This week, eyes are shifting to the Gaspé in the hope of solving a very particular enigma… Large rorquals have been observed, but what kind? To whom do these towering spouts and endless backs belong? That’s anyone’s guess! On the north shore of the St. Lawrence, seals have been seen regularly and the first minke whale was reported in Tadoussac, while the Saguenay River is slowly shedding its ice.
Visible from Cap-aux-Os, great whales were meandering around Gaspé Bay on March 19. “At first I thought I was crazy when I saw a breath from the car, says one reader, “but it wasn’t just my imagination. It was indeed a blast and quite a big one, too! Then, despite the wind, I ended up seeing the back that seemed impossibly long. I don’t believe it!” A few days later, on Wednesday, March 22, a resident also noticed two large spouts in the same area during her ski outing.
After examining the photos and videos taken at Cap-aux-Os, the research team at the Group for Research and Education on Marine Mammals (GREMM) is unable to confirm with certainty which species it is, but it is undoubtedly a large rorqual! The other report of spouts unfortunately had no photos, so it’s difficult to make an ID. For the observer, she still believes she saw a blue whale: “There were 50 km/h winds and rarely have we seen such powerful gusts, and even less so sustained gusts with strong winds like that. The last time we saw fin whales, we couldn’t see their backs for that long.” In the end, doubt and mystery persist for the local who made the observation: “For sure, it was pretty far away… In any case, if it was a fin whale, it was a pretty darn big one!” Or perhaps a hybrid?” The existence of a fin-blue hybrid is indeed very real and was first documented by scientists in the 1990s. Cross-breeds between these two species can survive to adulthood and even reproduce.
On March 22, a vacationer staying in Sainte-Anne-des-Monts was also treated to a spectacular sighting of spouts offshore. “We’re really on the edge of the river here. We saw 3 whale breaths this morning and a back about 400 metres from shore; the blow was at least 4 metres high. I was so excited! Do you think it could be a blue whale?” After consulting the Whales Online computer graphic to learn how to recognize spouts, the observer believes she noticed a balloon-shaped blow, which is a telltale sign of a humpback. The distance and height of the blast, however, suggest that it might have been another species. It just goes to show that it’s not always easy to identify these marine mammals. One thing is for sure, however, and that is that large rorquals have been observed in the Gaspé region!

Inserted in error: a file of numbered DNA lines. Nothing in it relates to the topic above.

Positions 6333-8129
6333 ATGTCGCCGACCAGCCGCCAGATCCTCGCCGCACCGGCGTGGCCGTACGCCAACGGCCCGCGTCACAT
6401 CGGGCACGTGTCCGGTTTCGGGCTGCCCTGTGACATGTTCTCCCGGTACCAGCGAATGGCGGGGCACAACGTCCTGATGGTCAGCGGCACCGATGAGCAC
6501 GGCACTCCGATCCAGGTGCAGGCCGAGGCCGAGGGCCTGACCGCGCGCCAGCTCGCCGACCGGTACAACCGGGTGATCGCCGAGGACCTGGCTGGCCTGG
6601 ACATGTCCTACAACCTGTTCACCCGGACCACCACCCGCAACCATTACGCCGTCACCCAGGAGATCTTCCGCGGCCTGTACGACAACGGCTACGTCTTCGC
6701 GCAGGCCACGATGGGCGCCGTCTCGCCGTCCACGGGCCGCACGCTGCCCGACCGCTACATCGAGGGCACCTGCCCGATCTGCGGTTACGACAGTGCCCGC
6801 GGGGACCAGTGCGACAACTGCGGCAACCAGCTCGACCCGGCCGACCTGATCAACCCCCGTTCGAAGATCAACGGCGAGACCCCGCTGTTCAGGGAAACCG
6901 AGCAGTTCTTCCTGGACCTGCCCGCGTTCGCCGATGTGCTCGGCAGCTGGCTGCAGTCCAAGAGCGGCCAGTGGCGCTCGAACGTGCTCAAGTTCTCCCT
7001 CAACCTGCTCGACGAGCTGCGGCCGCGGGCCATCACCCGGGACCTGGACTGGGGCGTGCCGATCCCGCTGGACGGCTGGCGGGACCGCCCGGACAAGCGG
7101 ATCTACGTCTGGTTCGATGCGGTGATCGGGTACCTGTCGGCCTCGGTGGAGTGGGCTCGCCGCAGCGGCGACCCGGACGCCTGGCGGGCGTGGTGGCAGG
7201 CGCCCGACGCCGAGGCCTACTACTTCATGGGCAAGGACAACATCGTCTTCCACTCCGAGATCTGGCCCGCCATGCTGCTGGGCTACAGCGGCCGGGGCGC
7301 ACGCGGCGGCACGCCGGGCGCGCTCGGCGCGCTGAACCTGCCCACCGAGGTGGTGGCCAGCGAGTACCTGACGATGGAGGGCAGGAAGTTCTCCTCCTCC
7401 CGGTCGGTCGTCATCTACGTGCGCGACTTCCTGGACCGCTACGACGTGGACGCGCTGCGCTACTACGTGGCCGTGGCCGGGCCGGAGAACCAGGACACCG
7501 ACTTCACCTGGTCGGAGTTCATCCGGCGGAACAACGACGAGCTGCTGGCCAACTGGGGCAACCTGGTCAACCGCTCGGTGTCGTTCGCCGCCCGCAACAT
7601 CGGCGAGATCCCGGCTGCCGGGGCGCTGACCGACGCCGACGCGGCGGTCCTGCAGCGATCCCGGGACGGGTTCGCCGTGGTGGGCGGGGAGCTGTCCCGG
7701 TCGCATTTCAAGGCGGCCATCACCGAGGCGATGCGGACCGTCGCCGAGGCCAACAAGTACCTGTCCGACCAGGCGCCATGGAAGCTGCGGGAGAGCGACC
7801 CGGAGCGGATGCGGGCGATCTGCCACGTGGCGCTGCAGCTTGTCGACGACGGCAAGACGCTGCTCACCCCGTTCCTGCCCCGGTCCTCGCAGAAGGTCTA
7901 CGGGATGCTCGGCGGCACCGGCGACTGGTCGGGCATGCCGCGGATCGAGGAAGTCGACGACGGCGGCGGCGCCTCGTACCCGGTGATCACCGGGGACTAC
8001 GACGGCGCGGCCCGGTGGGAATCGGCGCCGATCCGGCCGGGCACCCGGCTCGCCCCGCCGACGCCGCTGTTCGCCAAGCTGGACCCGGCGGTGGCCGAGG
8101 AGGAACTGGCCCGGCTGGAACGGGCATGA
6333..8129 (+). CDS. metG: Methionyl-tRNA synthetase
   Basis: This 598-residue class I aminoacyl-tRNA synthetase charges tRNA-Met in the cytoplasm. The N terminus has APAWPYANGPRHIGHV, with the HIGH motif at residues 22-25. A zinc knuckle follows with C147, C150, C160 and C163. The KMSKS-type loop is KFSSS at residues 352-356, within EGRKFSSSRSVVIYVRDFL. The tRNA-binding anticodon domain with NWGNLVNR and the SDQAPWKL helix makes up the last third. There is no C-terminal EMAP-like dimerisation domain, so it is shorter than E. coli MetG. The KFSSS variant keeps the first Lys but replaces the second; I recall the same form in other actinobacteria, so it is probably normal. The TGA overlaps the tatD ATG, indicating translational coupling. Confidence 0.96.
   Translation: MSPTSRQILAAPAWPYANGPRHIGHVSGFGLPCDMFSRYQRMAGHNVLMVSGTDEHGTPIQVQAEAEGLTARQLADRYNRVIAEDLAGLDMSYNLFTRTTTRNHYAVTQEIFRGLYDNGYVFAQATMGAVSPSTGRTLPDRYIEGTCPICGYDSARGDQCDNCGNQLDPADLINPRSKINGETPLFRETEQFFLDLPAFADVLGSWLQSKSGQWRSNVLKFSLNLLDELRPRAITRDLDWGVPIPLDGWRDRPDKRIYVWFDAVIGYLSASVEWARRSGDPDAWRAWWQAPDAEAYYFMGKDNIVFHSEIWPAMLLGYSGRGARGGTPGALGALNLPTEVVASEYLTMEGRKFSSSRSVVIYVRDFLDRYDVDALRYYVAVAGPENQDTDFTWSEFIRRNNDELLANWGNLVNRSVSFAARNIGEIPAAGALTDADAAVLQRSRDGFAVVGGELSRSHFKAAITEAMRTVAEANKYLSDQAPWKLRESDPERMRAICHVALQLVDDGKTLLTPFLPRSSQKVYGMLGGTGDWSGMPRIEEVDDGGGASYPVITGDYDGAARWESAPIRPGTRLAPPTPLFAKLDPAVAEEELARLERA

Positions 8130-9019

Seals, scattered ice and a first minke whale
A biologist photographs a harp seal in the Cap-des-Rosiers marina, a marine mammal enthusiast observes a few harp seals on the ice in Sept-Îles, while a harbour seal is reported near the ferry terminal in Les Escoumins. These pinnipeds are almost everywhere! In Gallix, however, a hiker always returns empty-handed from her excursions, but refuses to lose hope: “I took several walks by the sea and scanned the horizon, but I didn’t see any seals or whales. I always cross my fingers! In Les Bergeronnes, 75 harp seals have been present in recent days, in addition to a handful of grey and harbour seals. Several belugas also passed by Cap de Bon-Désir.
A harbour seal and a harp seal were observed from Pointe de l’Islet, while in Tadoussac, the first minke whale of the season was spotted from the dunes. Indeed, these little baleen whales can be spotted in the St. Lawrence as early as March!
Over the past couple days, a few seals have been seen floating by on the ice at the mouth of the fjord. “It’s awesome,” comments one resident, “to see thousands of mini icebergs floating down the Saguenay after the passage of the icebreaker farther upstream…” For one outdoor enthusiast, the first signs of spring are very present with the arrival of whales and birds as well as the increasingly scarce ice in the rivers and the fjord!
Share your observations!
Have you seen any marine mammals in the St. Lawrence? Whether it’s a spout offshore or just a couple of seals, drop us a line and send your photos to [email protected]!